Book Review: Giant — Elizabeth Taylor, Rock Hudson, James Dean, Edna Ferber, And The Making Of A Legendary American Film by Don Graham


Wow, that Edna Ferber sure was a bitch.

That was my first thought as I read Giant, Don Graham’s history about the making of the film of the same name.  In the early 50s, Edna Ferber, a writer who was born in Michigan, raised in Wisconsin, and lived in New York, wrote a novel about Texas.  The novel was called Giant and it told a story of ranchers, oilmen, and casual racists.  It was meant to be an attack on Texas, a warning to the rest of the country to not allow itself to turn into Texas.  Ferber presented Texas as being a land where everything was big and everyone owned a jet and an oil well and all the rest of the usual stereotypes.  When Ferber’s novel was turned into a movie, she was apparently not happy to discover that the film was not the vehement denunciation of the state and its citizens that she wished it to be.  In Don Graham’s book, Edna Feber often seems to be hovering in the background of every scene, throwing a fit about every detail of the movie.  She comes across as a certain type of character that every Texan has had to deal with: the angry Northerner who can’t understand why we’re not as impressed with them as they are.

That’s not to say that Giant, as a film, was blindly pro-Texas.  The film featured a subplot that deal with the prejudice that Mexicans faced in Texas.  But the film also indicated that things could change and that people could grow and that was something that Ferber apparently did not agree with, at least as far as Texans are concerned.

If Graham’s entire book was just about Ferber’s displeasure with Giant, it would make for a fairly tedious read but, fortunately, Edna Ferber is just a minor part of the sprawling story that Graham tells.  Instead of worrying too much about Ferber, Graham focuses on the filming of Giant and how it not only brought Hollywood to the citizens of Marfa, Texas but also what it meant to George Stevens, the film’s director and it’s three stars, Rock Hudson, Elizabeth Taylor, and James Dean.  Giant was the film that proved that Elizabeth Taylor could act.  It was also the film that brought Rock Hudson some rare critical acclaim.  And, perhaps most importantly, it was the last film that James Dean made before his death.

Perhaps not surprisingly, the book is at its most interesting when it deals with James Dean.  Graham does not make the mistake of blindly idolizing Dean.  Indeed, Dean often comes across as a brat.  Graham writes about Marlon Brando’s well-known dislike of Dean but he also shares anecdotes from the set that reveal that Dean was incredibly talented but also very self-destructive.  Reading about Dean’s behavior and his frayed relationship with George Stevens, one gets the feeling that, even if he had survived the car accident, Dean’s acting career probably would never have survived his own self-destructive impulses.  Graham celebrates Dean’s talent without idealizing his character.

Much as in the movie, Rock Hudson is frequently overshadowed by Dean.  In the book, Hudson comes across as being …. well, he’s come across as being a bit of a jerk.  Elizabeth Taylor, on the other hand, comes across as being driven, fragile, and committed to her stardom.  She also comes across as possessing an unexpectedly sharp wit.  If both Dean and Hudson were both a bit too self-impressed, Taylor possessed the knowledge of someone who had spent her entire life in the film industry.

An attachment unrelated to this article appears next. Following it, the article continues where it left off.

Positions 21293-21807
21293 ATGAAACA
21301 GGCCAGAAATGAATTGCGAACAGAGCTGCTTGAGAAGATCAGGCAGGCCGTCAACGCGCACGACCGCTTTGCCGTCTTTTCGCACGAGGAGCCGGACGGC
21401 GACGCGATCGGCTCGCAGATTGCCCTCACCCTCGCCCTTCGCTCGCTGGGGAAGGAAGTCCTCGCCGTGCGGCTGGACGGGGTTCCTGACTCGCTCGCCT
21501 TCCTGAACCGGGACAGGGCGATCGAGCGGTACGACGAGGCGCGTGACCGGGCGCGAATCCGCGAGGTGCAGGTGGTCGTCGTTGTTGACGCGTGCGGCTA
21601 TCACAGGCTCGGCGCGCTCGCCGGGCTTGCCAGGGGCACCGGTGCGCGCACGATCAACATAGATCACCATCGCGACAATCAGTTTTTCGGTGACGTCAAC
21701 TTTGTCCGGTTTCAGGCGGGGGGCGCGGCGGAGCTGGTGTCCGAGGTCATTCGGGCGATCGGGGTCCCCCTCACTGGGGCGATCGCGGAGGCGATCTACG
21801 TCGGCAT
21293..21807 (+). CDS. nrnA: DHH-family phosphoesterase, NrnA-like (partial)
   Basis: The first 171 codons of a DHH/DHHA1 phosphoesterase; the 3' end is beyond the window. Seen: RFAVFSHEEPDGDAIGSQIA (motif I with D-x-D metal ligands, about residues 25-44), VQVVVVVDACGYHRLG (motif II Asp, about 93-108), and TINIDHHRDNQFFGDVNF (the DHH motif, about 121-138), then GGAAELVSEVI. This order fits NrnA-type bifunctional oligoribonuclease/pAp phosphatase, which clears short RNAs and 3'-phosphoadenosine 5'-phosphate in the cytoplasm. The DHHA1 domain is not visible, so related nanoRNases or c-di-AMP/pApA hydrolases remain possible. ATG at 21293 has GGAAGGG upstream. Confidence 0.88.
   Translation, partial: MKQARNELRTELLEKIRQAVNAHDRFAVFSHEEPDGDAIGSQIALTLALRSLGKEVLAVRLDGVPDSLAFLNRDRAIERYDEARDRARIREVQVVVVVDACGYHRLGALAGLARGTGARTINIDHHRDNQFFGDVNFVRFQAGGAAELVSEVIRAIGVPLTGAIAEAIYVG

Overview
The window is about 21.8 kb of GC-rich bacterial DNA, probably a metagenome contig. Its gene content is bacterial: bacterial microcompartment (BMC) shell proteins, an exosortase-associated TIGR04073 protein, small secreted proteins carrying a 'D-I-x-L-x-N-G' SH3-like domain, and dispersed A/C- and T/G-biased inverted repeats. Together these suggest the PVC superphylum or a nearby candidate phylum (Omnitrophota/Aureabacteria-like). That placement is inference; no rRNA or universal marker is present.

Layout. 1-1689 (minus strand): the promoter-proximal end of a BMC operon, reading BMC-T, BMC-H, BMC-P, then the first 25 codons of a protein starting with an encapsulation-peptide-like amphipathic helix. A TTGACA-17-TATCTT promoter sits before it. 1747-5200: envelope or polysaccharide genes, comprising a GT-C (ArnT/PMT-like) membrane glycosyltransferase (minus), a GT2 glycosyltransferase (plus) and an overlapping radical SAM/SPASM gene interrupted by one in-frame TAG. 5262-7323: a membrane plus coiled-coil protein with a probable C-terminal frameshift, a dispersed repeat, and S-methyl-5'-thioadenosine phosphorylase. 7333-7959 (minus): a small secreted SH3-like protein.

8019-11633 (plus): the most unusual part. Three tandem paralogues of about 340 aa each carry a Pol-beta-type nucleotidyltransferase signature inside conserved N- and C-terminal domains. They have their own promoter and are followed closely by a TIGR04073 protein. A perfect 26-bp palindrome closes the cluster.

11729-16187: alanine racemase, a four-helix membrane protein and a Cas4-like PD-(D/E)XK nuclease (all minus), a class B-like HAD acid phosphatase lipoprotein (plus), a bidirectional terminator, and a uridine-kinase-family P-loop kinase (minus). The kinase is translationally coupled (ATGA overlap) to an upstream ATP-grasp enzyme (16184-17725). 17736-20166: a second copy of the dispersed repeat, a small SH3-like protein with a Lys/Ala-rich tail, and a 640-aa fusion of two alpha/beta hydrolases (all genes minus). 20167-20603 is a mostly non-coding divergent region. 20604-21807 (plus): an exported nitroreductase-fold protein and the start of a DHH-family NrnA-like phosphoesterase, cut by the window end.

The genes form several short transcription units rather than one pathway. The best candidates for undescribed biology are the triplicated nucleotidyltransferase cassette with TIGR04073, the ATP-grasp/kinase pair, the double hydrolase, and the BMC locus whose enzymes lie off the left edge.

Don Graham’s Giant is an entertaining book. Full of anecdotes and more than a little bit juicy speculation about what went on behind the scenes, Giant is a great read for Texans and film fans alike!

Once I Had A Secret Love: RIP Doris Day


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You wouldn’t think from reading most of the content I publish – Western actioners, horror flicks, film noir, exploitation trash – that I’d be a big Doris Day fan. But the first film I can remember seeing on the Big Screen is THAT TOUCH OF MINK, with Doris and Cary Grant, and I’ve been in love ever since. Talent is talent, and the iconic singer/actress, who died earlier today at age 97, had it in bucketloads. Doris’s career spanned nearly 50 years, from the Big Band Era to Cable TV, and was “America’s Sweetheart” for most of her adult life (not to mention “The World’s Oldest Living Virgin” due to her squeaky-clean screen image!).

Cincinnati-born Doris Mary Ann Kappelhoff, born in 1922, wanted to be a professional dancer, but a severe car accident in 1937 curtailed that dream. Instead she turned to singing, and became a local sensation, eventually landing…

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30 Days of Noir #13: Undertow (dir by William Castle)


In the 1949 film, Undertow, Scott Brady plays Tony Reagan.  Tony used to be a member of the Chicago mob but that’s all in the past now.  He served his country in World War II and now, as he tells his old racket friend, Danny (John Russell), all Tony wants to do is settle down and run a hunting lodge in Reno.

However, before Tony can forever abandon Chicago for Nevada, he has to make peace with his future in-laws.  He’s engaged to marry Sally Lee (Dorothy Hart).  In fact, he’s so in love with her that not even meeting a single teacher named Ann McKnight (Peggy Dow) can distract Tony from his plans.  The only problem is that Sally is the niece of a Chicago gangster named Big Jim Lee and, in the past, Big Jim and Tony haven’t always been the best of friends.  In fact, the Chicago police are constantly harassing Tony because they’re convinced that he wants to start a gang war with Big Jim.  Instead, Tony just wants to make peace with Big Jim before the wedding.

Tony goes to visit Big Jim and …. well, you can guess what’s going to happen, can’t you?  If you’ve seen enough film noirs, you know that no one is every totally out of the rackets.  No one believes an ex-mobster when they say that they’re no longer interested in making trouble.  Even worse, any murder committed with automatically be blamed on anyone who says that they’re no longer a member of the rackets.  That’s what happens to Tony.  Not only does he discover that Big Jim has been shot dead but everyone thinks that he’s the one who did it.  Fleeing through the shadowy streets of Chicago, Tony finds himself not only being pursued by the police but also by the murderers.  Everyone wants to either capture or kill Tony.